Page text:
100 Arizona charters charter schools are significantly in the red

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Arizona’s charter schools are overleveraged, holding $2.56 billion in debt while property and assets are valued at $1.4 billion, according to a new policy paper.

Meanwhile, 33 charter sites are losing at least $1,000 per student per school year, three-quarters of which also have significant negative net assets—owing more than they are worth, according to the non-partisan think tank the Grand Canyon Institute (GCI). Financial failure is inevitable for charters in this financial position, according to GCI’s research.

In comparison, district schools very rarely report net losses and virtually never close during the school year. Another 67 charter sites are losing between $400 and $1,000 per student per school year, which is roughly the threshold for the state to take over a district school.

Red Fags: Overleveraged Debt, the third in a series of policy papers published by GCI about charter school financial practices, details the current debt load and its implications for Arizona’s charter market. The table below shows the depreciated property value of all charters and long-term, lease-adjusted debt on those properties.

Two key issues underpin Arizona’s overleveraged charter schools:

  • 80 percent of charter debt is held in bonds that are guaranteed in part by projected enrollment, according to annual charter audits.
  • Enrollment is stagnating or declining at one-third of Arizona’s charter schools, while the sector is in a consolidation phase with 10 charter companies capturing 73 percent of new charter students according to Arizona Dept. of Education data.

“Charters with stagnant or declining enrollment with debt guaranteed by projected enrollment growth struggle to cover their debt and other financial commitments. Typically, this results in more taxpayer funds being spent on debt payments and less on classrooms,” says Curt Cardine, GCI research fellow and principal author of Red Flags: Overleveraged Debt. “This is similar to a homeowner claiming projected income on their mortgage documents and then not having enough income to make their debt payments.”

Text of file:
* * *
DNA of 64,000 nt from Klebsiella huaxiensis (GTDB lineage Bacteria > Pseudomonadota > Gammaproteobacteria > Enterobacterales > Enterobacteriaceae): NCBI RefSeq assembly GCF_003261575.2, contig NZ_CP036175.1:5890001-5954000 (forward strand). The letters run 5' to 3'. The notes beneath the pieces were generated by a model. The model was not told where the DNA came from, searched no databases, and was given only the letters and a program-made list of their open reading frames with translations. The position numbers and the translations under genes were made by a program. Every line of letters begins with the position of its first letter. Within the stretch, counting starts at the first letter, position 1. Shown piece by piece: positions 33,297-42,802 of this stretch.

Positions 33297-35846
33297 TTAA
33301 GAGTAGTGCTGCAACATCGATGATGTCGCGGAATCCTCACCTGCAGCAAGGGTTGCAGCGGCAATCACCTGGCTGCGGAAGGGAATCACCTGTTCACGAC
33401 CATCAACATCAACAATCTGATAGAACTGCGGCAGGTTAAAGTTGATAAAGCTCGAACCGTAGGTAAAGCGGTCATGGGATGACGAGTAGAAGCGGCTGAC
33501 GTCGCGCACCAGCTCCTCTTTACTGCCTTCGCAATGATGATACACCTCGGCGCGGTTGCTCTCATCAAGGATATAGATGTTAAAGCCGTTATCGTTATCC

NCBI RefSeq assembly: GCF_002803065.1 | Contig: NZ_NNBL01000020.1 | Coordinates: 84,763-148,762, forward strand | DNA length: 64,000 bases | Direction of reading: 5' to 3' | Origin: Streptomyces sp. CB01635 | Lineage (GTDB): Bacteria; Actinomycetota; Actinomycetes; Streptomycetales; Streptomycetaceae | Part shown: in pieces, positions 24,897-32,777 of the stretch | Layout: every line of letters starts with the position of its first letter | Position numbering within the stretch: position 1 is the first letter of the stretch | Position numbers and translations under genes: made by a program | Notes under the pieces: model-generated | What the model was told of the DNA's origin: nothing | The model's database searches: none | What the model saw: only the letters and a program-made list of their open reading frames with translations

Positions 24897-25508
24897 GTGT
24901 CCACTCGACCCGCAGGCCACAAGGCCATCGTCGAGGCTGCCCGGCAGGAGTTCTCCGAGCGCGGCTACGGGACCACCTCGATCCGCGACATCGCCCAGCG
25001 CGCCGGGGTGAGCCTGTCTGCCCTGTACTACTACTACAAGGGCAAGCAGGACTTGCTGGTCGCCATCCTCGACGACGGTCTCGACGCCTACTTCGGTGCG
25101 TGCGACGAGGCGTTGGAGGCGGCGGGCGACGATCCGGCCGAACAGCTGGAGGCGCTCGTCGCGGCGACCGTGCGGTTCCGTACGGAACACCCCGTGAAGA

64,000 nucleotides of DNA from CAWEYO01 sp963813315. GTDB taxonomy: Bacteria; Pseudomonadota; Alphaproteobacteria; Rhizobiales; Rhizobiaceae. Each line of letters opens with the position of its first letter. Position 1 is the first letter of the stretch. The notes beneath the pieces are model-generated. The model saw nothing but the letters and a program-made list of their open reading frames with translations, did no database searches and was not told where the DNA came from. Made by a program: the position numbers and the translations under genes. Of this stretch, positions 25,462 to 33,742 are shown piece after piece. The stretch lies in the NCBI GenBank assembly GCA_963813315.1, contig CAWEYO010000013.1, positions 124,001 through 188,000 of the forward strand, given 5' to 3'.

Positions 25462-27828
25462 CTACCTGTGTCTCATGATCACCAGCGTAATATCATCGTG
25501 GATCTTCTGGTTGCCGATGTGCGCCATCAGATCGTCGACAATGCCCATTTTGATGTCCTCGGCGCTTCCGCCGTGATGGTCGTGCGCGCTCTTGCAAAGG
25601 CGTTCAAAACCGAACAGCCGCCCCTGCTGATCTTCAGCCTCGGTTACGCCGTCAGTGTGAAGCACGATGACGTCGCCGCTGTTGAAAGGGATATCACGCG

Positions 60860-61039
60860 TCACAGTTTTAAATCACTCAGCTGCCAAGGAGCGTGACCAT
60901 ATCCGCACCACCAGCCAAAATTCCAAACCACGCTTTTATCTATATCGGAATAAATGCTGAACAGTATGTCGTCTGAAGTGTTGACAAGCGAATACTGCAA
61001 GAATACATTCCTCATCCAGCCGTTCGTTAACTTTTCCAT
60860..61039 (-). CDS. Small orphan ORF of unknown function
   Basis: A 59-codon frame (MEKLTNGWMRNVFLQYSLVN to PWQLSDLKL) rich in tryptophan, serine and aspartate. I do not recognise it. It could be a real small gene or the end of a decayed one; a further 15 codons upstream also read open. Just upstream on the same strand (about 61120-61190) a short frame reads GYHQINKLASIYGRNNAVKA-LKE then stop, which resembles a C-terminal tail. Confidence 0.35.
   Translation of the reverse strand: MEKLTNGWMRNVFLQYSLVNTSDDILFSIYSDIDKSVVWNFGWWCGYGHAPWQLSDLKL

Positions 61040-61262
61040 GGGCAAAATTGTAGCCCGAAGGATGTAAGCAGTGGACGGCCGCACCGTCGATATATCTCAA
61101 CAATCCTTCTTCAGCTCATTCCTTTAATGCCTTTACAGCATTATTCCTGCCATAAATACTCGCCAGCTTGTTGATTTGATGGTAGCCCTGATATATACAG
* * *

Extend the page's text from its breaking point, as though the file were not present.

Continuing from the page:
“Financial markets recognize this issue, as nearly all Arizona charter debt offerings are classified as speculative or junk bonds as opposed to investment grade, meaning charter holders are spending more of their public funds on higher interest rates. By contrast, in Texas most charter debt is investment grade due to stronger oversight.”

In 2018, 3 charters closed during the school year, leaving hundreds of students and their families scrambling to find new school placements. More school-year closures will occur without stronger oversight and acknowledgement that there is a debt issue in the charter sector.

GCI recommends the following to strengthen financial oversight of the charter sector as well as balance taxpayer funding with private property responsibility:

  • Charters should guarantee debt based on property values only, not projected enrollment.
  • Charters companies that currently hold debt based on projected enrollment growth should be required to report whether or not they are achieving that growth in their audits.
  • Charter companies should be required to seek out a commercial loan quote and report their chosen debt instrument and interest rate to the Arizona State Board for Charter Schools.
  • Charter Additional Assistance should be based on satisfactory academic performance and limited to fair market value to provide early support for schools.

“If Arizona is going to allocate about $1.5 billion per year to charter schools, then our legislature should approve legislation and invest the resources to ensure they operate with sufficient financial oversight and transparency,” according to George Cunningham, chair of the Grand Canyon Institute. Cunningham is a former sate legislator and voted in support of Arizona’s original charter legislation.
Click here to read the Executive Summary and full report.